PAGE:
For quadratic fields the situation is simpler than the general case. I see no reason why prime ideals should not have (easily implemented) methods is_inert(), is_split(), though in the latter case it is not so clear what is meant for non-Galois extensions. However, prime ideals do know what their residue degree is and their ramification degree (called ramification_index for some reason) so you can do this:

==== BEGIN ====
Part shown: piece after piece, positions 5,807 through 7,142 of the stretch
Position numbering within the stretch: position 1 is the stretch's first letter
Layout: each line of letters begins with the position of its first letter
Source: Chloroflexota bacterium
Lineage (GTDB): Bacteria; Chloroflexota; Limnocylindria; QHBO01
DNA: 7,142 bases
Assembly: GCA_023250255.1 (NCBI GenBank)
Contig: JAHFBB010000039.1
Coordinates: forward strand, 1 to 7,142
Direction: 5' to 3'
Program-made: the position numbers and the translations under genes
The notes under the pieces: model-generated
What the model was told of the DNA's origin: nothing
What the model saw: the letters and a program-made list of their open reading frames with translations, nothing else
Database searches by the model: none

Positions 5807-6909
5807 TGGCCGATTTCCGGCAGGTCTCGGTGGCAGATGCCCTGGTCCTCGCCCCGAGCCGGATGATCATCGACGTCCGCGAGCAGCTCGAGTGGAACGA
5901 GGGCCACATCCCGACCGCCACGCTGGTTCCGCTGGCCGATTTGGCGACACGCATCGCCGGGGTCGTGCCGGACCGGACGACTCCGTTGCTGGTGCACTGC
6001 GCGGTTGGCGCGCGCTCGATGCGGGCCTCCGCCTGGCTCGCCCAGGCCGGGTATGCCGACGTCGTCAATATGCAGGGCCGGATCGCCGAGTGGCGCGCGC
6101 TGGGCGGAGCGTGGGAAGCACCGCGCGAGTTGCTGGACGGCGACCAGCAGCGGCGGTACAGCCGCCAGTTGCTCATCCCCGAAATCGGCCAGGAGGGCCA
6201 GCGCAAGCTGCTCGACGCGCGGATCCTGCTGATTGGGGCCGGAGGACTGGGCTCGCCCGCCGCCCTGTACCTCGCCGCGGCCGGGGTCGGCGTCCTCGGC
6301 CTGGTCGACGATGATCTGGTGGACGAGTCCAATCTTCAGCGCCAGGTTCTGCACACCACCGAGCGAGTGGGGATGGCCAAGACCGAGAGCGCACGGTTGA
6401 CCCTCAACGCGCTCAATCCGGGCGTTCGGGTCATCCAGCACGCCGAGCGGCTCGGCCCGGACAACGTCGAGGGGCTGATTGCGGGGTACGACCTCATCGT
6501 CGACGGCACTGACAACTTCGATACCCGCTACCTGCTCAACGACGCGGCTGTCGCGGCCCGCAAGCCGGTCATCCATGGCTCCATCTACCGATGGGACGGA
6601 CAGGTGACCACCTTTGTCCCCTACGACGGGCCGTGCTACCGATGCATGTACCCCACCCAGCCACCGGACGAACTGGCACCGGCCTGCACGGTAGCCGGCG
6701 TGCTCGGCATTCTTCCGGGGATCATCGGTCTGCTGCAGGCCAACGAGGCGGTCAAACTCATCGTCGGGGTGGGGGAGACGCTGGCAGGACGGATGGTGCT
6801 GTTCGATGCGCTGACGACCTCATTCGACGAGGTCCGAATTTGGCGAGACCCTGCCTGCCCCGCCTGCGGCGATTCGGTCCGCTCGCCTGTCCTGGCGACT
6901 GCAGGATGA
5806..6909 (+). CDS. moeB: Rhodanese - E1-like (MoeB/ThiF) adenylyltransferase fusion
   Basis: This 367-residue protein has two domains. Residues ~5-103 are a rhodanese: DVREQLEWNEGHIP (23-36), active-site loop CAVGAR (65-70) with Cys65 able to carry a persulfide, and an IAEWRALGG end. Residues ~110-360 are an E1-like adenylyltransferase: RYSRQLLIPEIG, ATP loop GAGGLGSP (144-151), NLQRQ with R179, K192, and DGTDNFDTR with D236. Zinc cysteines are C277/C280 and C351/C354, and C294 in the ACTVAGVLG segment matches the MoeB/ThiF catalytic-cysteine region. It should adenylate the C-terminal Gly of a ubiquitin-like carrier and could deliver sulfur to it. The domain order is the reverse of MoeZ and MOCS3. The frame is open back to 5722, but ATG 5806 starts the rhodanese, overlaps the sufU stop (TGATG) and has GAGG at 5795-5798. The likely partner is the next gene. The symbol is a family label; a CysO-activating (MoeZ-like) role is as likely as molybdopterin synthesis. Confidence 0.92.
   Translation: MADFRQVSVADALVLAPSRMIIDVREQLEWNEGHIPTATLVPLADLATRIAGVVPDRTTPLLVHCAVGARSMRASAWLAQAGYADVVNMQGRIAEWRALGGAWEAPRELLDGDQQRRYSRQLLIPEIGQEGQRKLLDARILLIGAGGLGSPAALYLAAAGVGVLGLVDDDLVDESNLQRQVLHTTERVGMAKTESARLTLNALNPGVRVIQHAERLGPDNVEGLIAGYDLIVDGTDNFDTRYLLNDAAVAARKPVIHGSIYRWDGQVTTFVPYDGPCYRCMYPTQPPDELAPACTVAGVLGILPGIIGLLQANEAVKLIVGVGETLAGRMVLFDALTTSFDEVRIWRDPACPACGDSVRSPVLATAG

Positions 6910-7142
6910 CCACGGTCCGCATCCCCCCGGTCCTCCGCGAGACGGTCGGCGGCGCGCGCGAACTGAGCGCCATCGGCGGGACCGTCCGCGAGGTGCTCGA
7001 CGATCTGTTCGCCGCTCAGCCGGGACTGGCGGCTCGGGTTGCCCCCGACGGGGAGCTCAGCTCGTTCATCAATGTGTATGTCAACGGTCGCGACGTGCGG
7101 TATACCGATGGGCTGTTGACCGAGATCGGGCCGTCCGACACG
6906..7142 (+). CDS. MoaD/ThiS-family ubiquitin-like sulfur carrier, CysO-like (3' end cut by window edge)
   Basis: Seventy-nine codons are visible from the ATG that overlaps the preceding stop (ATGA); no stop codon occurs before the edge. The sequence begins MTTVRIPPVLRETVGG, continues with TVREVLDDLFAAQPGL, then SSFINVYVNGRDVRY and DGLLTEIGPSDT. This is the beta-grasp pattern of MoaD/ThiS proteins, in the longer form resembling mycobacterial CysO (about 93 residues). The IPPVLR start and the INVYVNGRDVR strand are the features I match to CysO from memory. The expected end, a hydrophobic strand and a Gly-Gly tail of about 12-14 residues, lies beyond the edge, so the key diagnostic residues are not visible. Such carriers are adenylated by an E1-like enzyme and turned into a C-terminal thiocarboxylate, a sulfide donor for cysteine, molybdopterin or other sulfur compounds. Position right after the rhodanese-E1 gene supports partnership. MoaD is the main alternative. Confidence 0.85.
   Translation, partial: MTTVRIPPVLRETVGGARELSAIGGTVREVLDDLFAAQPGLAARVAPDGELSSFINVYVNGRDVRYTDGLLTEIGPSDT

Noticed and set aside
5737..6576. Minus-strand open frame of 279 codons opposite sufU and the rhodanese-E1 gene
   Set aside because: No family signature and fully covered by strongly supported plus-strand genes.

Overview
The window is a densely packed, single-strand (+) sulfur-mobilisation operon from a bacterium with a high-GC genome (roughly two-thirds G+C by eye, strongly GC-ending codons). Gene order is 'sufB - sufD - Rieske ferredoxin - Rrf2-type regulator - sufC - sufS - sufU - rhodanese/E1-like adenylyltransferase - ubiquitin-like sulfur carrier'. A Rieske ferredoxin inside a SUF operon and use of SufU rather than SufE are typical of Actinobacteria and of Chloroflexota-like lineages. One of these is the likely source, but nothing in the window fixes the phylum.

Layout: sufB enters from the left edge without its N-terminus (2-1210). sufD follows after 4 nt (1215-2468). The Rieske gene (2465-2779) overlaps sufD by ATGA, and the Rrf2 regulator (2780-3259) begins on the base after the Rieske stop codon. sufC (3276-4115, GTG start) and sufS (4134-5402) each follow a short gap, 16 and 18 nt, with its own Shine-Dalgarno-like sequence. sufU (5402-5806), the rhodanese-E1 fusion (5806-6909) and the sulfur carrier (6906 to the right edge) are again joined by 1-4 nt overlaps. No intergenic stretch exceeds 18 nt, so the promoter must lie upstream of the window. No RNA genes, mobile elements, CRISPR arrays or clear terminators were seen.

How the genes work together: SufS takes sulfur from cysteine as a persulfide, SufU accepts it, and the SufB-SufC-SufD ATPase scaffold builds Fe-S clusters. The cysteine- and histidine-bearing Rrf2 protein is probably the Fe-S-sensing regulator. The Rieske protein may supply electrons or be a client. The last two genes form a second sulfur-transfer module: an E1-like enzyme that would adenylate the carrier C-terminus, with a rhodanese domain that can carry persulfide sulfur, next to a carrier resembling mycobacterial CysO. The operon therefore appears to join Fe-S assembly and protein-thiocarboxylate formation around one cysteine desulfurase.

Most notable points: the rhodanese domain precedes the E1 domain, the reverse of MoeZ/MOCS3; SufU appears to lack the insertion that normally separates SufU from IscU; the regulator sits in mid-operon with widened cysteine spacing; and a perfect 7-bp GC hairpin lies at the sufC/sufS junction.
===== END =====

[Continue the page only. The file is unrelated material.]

```
sage: K.<a> = QuadraticField(5)
sage: [[(p,P.residue_class_degree(), P.ramification_index()) for P in K.primes_above(p)] for p in prime_range(50)]
[[(2, 2, 1)],
[(3, 2, 1)],
[(5, 1, 2)],
[(7, 2, 1)],
[(11, 1, 1), (11, 1, 1)],
[(13, 2, 1)],
[(17, 2, 1)],
[(19, 1, 1), (19, 1, 1)],
[(23, 2, 1)],
[(29, 1, 1), (29, 1, 1)],
[(31, 1, 1), (31, 1, 1)],
[(37, 2, 1)],
[(41, 1, 1), (41, 1, 1)],
[(43, 2, 1)],
[(47, 2, 1)]]
```

So ramified prime look like (p,1,2), intert ones (p,2,1) and split ones (p,1,1).